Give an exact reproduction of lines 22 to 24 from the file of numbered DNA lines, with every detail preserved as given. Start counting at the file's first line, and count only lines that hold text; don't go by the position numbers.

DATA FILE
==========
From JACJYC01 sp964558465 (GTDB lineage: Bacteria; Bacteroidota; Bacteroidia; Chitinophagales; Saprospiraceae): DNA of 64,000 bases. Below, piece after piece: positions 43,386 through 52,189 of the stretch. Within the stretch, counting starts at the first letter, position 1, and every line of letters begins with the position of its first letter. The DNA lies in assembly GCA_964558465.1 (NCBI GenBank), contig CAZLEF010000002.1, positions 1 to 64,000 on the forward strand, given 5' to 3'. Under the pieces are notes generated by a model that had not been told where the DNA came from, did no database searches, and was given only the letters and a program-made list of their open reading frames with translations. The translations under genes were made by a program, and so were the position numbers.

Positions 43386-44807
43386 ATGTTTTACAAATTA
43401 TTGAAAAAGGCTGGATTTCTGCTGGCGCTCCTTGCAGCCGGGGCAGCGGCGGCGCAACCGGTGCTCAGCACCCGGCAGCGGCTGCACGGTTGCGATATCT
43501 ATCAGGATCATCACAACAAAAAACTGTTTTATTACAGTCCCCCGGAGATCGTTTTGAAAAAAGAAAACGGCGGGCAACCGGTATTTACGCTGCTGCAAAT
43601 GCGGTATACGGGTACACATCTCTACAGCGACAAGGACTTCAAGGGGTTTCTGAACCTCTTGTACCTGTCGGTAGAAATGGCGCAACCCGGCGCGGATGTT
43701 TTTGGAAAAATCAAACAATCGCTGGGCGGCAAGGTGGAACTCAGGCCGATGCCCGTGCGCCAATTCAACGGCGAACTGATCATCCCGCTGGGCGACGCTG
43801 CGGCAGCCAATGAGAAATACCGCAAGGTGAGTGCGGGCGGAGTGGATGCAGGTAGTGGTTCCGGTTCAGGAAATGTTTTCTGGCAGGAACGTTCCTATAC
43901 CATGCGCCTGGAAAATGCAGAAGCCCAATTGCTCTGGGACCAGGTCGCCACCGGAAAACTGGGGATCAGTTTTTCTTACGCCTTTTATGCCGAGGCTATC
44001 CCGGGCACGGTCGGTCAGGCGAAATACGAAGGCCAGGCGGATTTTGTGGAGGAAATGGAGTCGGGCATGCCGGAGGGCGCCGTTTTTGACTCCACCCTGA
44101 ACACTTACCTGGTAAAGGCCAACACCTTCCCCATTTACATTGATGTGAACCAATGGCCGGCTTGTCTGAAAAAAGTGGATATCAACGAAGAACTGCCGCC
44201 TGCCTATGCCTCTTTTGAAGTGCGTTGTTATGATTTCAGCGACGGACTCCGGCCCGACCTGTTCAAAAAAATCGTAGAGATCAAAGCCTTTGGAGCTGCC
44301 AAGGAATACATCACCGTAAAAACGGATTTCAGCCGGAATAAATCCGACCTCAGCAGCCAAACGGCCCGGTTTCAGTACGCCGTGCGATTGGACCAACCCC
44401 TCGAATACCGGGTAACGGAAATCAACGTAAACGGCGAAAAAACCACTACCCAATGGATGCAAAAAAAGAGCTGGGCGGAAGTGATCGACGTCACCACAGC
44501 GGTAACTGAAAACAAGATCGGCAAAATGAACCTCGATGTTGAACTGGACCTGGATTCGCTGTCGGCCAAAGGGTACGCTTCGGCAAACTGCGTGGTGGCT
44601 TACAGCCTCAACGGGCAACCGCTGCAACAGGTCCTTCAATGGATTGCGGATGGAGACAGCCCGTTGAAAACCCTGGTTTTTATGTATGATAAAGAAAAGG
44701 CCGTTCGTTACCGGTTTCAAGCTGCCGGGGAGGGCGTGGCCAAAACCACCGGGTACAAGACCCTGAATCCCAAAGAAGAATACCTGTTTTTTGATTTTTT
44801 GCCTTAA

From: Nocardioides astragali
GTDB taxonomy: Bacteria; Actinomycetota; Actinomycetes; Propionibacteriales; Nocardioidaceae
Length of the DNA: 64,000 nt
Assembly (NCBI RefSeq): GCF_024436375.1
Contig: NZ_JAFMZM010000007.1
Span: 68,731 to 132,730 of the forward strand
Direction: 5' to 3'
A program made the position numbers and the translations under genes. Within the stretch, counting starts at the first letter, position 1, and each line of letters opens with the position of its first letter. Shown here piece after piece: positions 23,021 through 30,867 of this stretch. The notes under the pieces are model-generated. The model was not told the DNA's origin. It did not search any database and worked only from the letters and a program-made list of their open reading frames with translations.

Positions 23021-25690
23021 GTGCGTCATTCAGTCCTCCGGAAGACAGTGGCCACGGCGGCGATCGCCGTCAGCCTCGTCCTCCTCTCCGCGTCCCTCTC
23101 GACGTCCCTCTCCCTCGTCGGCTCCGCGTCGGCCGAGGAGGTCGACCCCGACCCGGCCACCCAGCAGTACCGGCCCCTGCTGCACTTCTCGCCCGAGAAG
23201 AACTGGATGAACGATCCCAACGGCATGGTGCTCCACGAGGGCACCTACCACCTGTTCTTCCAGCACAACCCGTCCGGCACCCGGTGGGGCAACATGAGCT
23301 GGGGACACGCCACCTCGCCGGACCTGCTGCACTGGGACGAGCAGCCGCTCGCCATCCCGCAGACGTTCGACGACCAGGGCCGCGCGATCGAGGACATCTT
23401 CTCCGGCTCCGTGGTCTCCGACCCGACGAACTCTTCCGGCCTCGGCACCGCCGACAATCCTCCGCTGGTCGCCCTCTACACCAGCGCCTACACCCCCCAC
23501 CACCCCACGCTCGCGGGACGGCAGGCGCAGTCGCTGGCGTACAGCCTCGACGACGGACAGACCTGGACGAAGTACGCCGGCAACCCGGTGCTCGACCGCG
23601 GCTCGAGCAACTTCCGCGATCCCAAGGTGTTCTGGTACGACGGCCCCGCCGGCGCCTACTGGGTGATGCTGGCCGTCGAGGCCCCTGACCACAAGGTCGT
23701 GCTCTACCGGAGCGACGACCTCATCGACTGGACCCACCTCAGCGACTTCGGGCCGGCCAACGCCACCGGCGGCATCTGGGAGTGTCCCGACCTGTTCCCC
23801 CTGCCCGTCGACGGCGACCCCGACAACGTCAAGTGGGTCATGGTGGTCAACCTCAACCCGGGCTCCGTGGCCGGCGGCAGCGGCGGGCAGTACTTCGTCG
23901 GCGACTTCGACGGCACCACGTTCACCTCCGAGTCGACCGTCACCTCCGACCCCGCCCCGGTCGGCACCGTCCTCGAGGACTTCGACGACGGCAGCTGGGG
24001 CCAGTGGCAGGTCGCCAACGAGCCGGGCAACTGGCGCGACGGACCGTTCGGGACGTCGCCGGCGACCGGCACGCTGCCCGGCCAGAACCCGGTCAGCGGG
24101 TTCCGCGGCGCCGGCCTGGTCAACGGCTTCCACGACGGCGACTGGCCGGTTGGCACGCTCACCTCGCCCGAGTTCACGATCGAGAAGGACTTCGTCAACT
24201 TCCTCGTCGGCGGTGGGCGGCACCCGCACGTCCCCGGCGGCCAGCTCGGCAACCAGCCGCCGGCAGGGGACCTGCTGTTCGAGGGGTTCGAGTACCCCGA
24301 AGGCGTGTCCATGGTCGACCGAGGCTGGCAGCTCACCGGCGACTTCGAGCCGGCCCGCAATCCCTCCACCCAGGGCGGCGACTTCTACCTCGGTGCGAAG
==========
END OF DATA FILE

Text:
Assembly (NCBI RefSeq): GCF_024436375.1
Contig: NZ_JAFMZM010000007.1
Span: 68,731 to 132,730 of the forward strand